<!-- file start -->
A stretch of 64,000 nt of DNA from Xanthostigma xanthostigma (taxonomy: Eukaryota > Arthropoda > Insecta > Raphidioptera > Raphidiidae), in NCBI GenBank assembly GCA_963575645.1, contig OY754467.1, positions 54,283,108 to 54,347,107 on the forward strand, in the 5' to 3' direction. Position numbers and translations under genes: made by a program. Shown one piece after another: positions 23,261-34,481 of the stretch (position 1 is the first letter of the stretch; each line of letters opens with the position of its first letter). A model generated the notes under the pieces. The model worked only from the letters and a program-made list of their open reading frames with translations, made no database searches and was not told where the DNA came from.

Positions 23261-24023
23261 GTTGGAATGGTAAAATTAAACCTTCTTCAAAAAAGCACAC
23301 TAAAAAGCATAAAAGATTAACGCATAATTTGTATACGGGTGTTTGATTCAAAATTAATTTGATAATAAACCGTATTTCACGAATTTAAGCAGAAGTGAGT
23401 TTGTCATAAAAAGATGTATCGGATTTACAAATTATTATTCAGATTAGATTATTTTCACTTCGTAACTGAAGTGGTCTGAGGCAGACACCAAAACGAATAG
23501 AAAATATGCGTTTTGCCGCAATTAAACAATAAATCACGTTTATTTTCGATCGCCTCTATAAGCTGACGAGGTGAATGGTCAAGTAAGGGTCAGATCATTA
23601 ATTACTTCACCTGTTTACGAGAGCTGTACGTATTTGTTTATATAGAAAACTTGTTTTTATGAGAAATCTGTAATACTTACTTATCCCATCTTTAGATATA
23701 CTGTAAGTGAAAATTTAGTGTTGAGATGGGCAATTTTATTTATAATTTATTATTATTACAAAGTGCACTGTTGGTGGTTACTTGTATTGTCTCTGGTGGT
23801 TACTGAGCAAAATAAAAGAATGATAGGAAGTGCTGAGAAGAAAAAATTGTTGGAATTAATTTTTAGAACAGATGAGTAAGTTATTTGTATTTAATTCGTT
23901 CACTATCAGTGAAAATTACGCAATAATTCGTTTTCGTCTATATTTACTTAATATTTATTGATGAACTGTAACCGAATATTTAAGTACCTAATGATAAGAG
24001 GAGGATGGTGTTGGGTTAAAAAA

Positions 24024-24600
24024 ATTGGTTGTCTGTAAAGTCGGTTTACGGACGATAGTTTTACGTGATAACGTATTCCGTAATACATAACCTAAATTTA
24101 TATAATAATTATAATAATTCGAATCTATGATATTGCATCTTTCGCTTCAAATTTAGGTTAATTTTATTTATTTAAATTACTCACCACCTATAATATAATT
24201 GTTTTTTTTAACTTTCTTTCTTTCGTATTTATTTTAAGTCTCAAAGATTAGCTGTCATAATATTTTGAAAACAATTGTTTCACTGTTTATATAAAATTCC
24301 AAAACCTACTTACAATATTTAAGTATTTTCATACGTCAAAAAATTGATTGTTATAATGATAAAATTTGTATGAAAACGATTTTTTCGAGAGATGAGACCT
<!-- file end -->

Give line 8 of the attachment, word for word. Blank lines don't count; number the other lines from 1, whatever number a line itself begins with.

23701 CTGTAAGTGAAAATTTAGTGTTGAGATGGGCAATTTTATTTATAATTTATTATTATTACAAAGTGCACTGTTGGTGGTTACTTGTATTGTCTCTGGTGGT